Assessment of Developmental Homeostasis

Developmental homeostasis and its disturbances reflect the manifestation and evolution of disease during the lifetime of an individual. Classically, this information has been collected through medical history and serial physical examination. Although the temporal manifestation and evolution of disease are predicted to manifest in the transcriptome and epigenome profiles (21), the NIH UDP has not routinely assessed the transcriptome and epigenome because the disease-related changes were thought often specific to minimally accessible affected tissues.

Systematic collection of medical history and physical examination information require the use of a standardized vocabulary. Because traditional clinical vocabularies had been shown to be insufficient (22), the NIH UDP uses the Human Phenotype Ontology (HPO) (23), a standardized vocabulary of phenotypic abnormalities encountered in human disease, and the PhenoTips graphical user interface and search engine (24, 25). This allows comparison to other human disorders and model organisms as well as identification of relationships between human phenotypic abnormalities and cellular and biochemical networks (26).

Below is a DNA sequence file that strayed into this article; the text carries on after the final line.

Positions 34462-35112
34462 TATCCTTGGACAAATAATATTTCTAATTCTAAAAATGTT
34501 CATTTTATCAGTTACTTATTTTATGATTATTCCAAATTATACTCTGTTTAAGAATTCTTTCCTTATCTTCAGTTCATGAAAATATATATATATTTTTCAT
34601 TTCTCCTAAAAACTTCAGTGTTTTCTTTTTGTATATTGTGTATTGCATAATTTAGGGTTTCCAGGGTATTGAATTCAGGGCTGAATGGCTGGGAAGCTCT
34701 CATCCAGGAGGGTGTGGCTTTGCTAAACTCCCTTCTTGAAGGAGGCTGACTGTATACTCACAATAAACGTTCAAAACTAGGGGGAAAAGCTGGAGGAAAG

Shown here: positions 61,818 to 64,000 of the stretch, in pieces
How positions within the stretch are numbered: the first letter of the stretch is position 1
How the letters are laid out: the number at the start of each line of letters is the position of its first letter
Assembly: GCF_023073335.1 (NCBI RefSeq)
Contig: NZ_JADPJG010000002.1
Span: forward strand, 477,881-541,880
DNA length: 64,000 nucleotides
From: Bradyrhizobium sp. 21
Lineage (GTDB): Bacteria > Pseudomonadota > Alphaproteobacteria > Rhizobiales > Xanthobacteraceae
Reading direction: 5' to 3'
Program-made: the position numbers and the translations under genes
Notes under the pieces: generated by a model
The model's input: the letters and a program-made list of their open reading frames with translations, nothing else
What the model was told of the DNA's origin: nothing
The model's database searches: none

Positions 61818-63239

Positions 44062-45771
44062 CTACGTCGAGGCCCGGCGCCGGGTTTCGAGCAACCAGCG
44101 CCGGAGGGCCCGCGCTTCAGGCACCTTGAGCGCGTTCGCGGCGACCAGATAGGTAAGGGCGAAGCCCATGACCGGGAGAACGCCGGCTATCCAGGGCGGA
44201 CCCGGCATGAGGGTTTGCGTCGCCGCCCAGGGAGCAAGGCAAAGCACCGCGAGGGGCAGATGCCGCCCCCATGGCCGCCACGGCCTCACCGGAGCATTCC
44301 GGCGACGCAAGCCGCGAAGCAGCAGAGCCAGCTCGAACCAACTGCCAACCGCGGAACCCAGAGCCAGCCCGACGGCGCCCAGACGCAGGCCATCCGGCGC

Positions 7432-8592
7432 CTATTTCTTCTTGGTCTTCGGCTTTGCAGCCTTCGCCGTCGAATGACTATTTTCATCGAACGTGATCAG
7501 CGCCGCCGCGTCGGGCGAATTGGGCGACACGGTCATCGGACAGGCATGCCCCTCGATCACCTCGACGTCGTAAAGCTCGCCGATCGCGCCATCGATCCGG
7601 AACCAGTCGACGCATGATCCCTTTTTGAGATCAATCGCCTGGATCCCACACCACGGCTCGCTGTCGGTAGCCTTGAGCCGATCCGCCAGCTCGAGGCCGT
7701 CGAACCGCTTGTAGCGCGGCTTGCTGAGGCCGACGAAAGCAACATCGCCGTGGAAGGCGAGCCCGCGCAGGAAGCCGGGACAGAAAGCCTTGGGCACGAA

Assessment of Physiologic Homeostasis

Physiologic or biochemical homeostasis reflects the equilibrium of the body at a moment in time, i.e., the moment at which the fluid or tissue is collected. Measurement of this homeostasis is the sine qua non of clinical pathology laboratories and is usually directed by a differential diagnosis. Given that the individuals presenting within the NIH UDP have, by definition, undescribed disorders, the differential diagnosis is absent to minimal, and thus, screens agnostic to diagnosis were used to detect disturbances of physiological or biochemical homeostasis.

Exemplifying the utility of this agnostic approach, approximately 50% of UDP patients screened for perturbation of protein glycosylation or free glycans in the plasma or urine differed from healthy controls (data not shown). These qualitative and quantitative changes in glycosylation, whether primary or secondary, have diagnostic, mechanistic, or therapeutic value as illustrated by detection of glycosylation abnormalities in DNA repair disorders (27, 28), ciliopathies (29, 30), mitochondriopathies (31, 32), and Golgi disorders (33). In contrast, detailed metabolomics studies uncovered very few anomalies, suggesting that the current medical testing technology already detects most disorders of metabolism prior to referral to the NIH UDP (data not shown). The NIH UDP did not pursue lipidome analysis; however, we hypothesize that, like the glycome analyses, these will define previously undetected primary and secondary changes having diagnostic, mechanistic, or therapeutic value and will be the subject of future investigation.